The kindness of strangers
Stop a passerby and ask them “what is the internet?” Their answer is guaranteed to focus on technology. We find it hard to separate this global machine, which uses around 5% of the planet’s electricity, from its underlying purpose.
Just look at the most used sites on the internet—search engines at like Google and Bing. They use (literally) millions of powerful computers powered by arcane algorithms to constantly scan, filter, sort and rank everything published online.
From this perspective the net seems to be a technological arms race—whoever has the most servers, the best software, the smartest engineers—they will be the winners.
But a new breed of services is emerging that challenges that paradigm.
Instead of relying on brute computational force, these systems concentrate on finding the least costly path to an answer. They do this not by crunching data but by connecting human beings.
A great example is Aardvark, a “social search engine” founded by some ex-Google eggheads.
Aardvark doesn’t index the internet, it indexes its users. You ask Aardvark a question and it finds the best person to answer that question.
Google has spent untold fortunes on its “natural language engine”—a system that understands and interprets our questions regardless of how we phrase them. This is how it can return such similar results for questions like “how to fry an egg properly” and “best way of frying an egg”.
But the founders of Aardvark have access to much better natural language engines—human beings. So instead of spending energy on teaching their computers the difference between, say, “therapists” and “the rapists” they can spend it on matching the right people with the right questions.
Humans instinctively trust other human beings over any kind of mass medium. You’d rather ask your friends for a good plumber than pick one at random from the Yellow Pages. The main reason we use services like the Yellow Pages is because our own physical network of friends has information gaps.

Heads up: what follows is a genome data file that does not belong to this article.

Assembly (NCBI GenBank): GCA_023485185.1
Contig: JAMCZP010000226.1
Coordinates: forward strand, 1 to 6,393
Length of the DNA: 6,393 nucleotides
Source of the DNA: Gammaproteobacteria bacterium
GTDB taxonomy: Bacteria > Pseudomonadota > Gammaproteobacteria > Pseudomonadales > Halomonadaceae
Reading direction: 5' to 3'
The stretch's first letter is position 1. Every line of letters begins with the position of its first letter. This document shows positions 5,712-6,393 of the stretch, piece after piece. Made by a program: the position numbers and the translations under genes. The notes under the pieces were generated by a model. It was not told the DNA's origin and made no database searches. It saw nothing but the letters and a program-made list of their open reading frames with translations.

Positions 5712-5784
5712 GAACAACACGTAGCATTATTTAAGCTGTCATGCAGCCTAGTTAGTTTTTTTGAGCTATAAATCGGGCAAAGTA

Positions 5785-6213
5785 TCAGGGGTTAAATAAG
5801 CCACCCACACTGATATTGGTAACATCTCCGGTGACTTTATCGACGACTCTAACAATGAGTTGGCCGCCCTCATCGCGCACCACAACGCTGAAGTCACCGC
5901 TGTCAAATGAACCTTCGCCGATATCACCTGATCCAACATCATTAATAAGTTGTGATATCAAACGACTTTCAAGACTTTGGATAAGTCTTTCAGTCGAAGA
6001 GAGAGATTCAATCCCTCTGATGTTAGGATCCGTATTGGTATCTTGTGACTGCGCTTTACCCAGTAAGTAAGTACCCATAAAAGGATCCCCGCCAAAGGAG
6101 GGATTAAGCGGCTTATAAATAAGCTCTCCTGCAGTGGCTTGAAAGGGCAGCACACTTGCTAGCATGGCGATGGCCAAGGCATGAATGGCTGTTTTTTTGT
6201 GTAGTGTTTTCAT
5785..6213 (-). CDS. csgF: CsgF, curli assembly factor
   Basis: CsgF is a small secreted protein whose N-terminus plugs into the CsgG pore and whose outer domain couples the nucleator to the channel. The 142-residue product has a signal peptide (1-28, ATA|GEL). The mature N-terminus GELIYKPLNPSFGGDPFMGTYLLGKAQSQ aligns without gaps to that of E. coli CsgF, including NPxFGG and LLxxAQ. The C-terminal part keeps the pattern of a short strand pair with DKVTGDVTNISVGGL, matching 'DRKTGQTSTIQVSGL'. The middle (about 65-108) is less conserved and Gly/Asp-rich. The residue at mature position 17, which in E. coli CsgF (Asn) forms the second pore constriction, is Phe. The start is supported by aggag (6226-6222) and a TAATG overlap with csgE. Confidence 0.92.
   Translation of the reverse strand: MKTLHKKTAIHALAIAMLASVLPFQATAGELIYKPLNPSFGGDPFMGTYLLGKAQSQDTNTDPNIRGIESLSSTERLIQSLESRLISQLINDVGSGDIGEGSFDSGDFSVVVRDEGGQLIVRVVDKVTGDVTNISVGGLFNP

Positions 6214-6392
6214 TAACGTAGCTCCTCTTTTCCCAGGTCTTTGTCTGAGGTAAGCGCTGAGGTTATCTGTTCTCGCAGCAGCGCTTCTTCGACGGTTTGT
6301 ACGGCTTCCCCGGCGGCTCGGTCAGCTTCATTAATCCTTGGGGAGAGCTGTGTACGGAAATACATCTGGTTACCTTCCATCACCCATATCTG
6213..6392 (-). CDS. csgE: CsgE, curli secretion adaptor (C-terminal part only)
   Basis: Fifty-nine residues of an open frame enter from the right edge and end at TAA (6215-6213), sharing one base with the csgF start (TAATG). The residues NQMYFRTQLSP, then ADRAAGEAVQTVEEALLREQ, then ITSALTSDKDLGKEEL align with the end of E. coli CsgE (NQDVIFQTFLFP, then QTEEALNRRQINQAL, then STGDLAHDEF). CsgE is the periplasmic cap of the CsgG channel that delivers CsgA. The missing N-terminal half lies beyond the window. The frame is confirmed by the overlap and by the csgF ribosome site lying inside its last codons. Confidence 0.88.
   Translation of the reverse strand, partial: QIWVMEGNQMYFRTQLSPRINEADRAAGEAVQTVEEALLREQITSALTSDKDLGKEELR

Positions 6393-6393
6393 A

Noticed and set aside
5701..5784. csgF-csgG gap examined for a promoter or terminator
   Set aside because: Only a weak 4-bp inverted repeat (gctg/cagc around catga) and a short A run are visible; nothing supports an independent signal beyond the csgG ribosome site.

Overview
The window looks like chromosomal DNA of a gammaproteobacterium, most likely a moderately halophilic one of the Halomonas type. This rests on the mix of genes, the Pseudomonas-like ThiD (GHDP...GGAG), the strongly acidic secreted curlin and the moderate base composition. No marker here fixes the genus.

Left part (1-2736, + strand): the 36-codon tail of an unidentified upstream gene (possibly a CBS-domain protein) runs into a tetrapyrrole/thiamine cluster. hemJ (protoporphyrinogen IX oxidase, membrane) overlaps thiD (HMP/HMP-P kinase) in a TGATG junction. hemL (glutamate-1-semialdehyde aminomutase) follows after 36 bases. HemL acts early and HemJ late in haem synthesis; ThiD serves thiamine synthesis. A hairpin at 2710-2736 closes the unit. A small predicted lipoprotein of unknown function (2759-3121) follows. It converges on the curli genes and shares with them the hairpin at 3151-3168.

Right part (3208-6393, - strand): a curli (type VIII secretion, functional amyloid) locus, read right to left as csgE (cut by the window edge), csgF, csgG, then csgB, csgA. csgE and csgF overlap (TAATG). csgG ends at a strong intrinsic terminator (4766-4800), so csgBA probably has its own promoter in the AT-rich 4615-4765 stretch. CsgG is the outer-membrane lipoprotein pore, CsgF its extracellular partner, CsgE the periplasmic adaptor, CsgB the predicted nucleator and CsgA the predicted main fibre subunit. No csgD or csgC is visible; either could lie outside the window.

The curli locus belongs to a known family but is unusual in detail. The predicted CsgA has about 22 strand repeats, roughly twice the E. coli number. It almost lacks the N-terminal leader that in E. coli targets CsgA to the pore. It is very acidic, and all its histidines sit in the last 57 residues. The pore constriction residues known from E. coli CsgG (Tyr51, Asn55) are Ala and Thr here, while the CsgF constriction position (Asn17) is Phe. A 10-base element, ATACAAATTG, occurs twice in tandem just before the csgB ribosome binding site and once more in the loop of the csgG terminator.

What a system like Aardvark does is exponentially widen our network. They’re not the first service to do this—social networks like Facebook and Twitter have already accomplished the feat on a global scale. But the genius of Aardvark is it’s knack of efficiently matching strangers to strangers based only on a shared subject of interest.
Aardvark is the evolution of an older idea called crowdsourcing which involves asking a large group of people to help solve a problem. One of the criticisms of the idea is that the majority of the work is not done by the crowd but by a few suitably skilled members. Aardvark simply cuts out all the noise and goes straight for the informational jugular.
One of the service’s apparent flaws is its reliance on altruism. Why on earth would you spend time answering some random stranger’s question for free? Then again, that’s exactly what many of us would have said about Wikipedia ten years ago. Intellectual satisfaction has proved to be enough of an incentive—Superfreakonomics be damned.
So should Google be worried? Well, apparently they already are. They acquired Aardvark in February for a cool $50-million. Not a bad payday for two years of work.
But there are plenty of other new services that capitalise on this same idea of organising humans around data (rather than the other way around). Hunch, for instance, is a social “recommendation engine” which constantly learns and adapts based on what its users recommend and what recommendations they follow. And there are dozens more projects incubating around the globe.
What’s funny is that all these services are finally getting back to what the internet promised us in the first place—to connect the whole of humanity with our shared knowledge. After all, it isn’t a network of machines; it’s a network of people.